Given its fierce reputation it is not surprising that most foreign traders stayed well clear of the island, and that it wasn’t until the latter part of the nineteenth century that the first Europeans attempted to settle on the island.
Not much is known about the history of the island other than it being one of war and hardship. In the sixteenth century Pigafetta, the traveling companion of the famed Portuguese explorer Magellan, was the first foreigner to mention Sumba. He recorded proud natives that were clad in fine woven ikats and bodies adorned with beautiful ornaments. He wrote of the breathtaking landscapes of Sumba, an island of untouched white sandy beaches, villages perched on green hills and fertile valleys swarming with sculptured stone tombs. At that time the air was filled with the sweet aroma of the sandalwood forests that covered the island, in fact there was so much sandalwood growing in the forests that the island was first known as the Sandalwood Island. The sweet smelling wood was in great demand throughout Asia and Arabia, and for centuries it was the main trade item flowing out of the island. The Sumbanese also bartered their sturdy horses for gold, silver and Chinese ceramics that were, and still are, highly regarded as precious items by the islanders. Today, in most parts of the island, Pigafetta’s view of the island has changed little. And, except for the destruction of the sandalwood forests in East Sumba, one can still experience the same sense of wonder that those first Europeans experienced over 400 years ago.
Sumba was known amongst foreign traders as being an island of fierce warriors were headhunting expeditions where common. It was due to these incessant raids the villages were built on hilltops and heavily fortified by stone walls. The dry season was the period of the headhunting expeditions as well as the wars between rival clans and villages. In East Sumba, heads were used as tokens of territorial conquest in battles between nobles. In West Sumba, headhunting rites were often acts of revenge between equals. In both parts of the island the heads were considered trophies that would be displayed on “skull trees” in the villages. It was believed that the trophies brought home would stimulate prosperity and fertility of the village and the fields.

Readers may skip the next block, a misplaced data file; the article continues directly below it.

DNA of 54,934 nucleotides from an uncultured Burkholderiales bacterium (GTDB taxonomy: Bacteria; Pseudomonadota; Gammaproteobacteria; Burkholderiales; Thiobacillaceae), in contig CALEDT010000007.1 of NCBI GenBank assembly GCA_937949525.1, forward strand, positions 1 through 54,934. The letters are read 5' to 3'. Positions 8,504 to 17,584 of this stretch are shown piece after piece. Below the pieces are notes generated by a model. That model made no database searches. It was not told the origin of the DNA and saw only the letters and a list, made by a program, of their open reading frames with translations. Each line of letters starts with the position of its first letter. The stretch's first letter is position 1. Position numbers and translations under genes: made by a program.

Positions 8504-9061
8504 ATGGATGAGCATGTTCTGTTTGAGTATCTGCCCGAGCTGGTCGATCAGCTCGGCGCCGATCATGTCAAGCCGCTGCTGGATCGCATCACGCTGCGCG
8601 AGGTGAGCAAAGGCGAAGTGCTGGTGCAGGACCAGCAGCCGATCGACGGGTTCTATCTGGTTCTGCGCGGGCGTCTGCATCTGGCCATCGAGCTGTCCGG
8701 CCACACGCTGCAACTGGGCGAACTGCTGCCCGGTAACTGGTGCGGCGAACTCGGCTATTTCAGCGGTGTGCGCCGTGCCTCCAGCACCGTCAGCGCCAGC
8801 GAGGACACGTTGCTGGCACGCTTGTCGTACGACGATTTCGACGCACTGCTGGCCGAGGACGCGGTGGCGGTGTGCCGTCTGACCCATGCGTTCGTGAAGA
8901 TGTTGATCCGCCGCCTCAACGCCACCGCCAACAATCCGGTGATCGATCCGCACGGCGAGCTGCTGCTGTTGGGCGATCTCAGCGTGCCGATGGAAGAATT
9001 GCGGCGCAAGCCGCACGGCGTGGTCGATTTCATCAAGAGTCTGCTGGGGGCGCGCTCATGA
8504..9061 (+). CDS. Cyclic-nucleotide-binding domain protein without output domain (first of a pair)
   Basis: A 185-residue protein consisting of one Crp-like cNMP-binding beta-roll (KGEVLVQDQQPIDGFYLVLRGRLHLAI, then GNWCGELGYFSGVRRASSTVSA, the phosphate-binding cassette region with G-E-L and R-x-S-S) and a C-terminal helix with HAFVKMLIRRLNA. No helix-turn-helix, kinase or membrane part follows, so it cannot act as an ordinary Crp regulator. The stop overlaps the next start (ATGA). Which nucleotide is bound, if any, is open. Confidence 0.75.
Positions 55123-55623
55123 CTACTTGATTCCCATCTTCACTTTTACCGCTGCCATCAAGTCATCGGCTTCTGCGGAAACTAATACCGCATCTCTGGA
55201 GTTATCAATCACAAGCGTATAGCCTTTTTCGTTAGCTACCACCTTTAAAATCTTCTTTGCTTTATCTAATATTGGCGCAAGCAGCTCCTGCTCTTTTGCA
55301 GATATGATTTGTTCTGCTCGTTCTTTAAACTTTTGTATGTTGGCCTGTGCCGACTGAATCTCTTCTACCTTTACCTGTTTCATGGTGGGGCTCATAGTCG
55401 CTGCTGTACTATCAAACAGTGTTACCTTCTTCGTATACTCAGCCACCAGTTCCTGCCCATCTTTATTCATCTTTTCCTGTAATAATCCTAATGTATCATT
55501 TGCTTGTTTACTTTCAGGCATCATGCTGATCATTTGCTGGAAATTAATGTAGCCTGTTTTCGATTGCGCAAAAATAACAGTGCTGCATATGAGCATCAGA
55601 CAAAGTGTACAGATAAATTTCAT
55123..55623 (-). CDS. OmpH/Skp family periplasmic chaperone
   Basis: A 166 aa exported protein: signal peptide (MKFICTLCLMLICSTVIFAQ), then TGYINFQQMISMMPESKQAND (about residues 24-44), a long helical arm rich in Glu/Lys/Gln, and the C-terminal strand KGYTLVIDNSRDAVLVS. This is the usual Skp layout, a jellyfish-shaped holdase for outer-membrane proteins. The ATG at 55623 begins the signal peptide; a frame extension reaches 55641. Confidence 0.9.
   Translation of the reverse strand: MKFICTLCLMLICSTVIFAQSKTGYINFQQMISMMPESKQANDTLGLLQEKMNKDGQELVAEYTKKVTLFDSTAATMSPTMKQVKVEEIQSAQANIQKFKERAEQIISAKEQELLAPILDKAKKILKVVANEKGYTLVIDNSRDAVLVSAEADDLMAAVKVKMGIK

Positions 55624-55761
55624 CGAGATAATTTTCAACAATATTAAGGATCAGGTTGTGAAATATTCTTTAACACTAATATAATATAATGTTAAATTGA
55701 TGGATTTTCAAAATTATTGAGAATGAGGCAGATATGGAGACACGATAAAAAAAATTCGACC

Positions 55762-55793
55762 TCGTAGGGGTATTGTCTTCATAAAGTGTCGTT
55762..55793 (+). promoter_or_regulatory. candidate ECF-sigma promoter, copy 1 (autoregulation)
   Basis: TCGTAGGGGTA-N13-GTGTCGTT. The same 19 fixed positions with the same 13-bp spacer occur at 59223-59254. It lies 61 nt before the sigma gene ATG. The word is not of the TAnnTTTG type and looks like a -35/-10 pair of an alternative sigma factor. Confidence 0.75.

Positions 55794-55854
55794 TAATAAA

Slave raids were also common on the island. Rival Kingdoms and clans would periodically attack each other in order to bring home slaves to work their fields, or for sale to the foreign traders that were based on the northern part of the island. Sumbanese slaves were sold in Flores and Bali, and even as far west as the Arabian Peninsula and southward from there to the island of Madagascar off the African coast.
Today, in some villages in West Sumba there are stories passed down about slave raids that the Portuguese made hundreds of years ago, and some elders are still in possession of ancient shields that they believe are adorned with human hair taken from the fallen invaders. Even well into the twentieth century it was common for Sumbanese headhunting parties to capture enemies to be brought back to the village. It is told that some would be treated as honored guests who would live in the village for years, all the while being overfed and becoming obese. Eventually the auspicious sacrificial day would come, only then would the head of the slave be taken and his skin used for sacred ceremonial drumheads.
Given its fierce reputation it is not surprising that most foreign traders stayed well clear of the island, and that it wasn’t until the latter part of the nineteenth century that the first Europeans attempted to settle on the island. It was then that the Dutch colonial administration based in Batavia, now known as Jakarta, claimed control of the island. In reality they could only manage to establish a small garrison on a beachhead at Waingapu and its soldiers rarely ventured out from there. Control could not be established on the island until near the end of its centuries of rule in Indonesia. It was not until late in the 1920’s that the colonial rulers deemed Sumba safe enough to replace its only garrison in Waingapu with police.
Since Indonesian Independence in 1945, Sumba has been part of Nusa Tenggara Timor, the “Southeastern Islands,” with its administrative capital in Kupang on the Island of Timor. Although the government has recently improved the cross-island road as well as ferry and airport access to the island, outside of the local administrative capitals of Waingapu and Waikabubak life has changed little.
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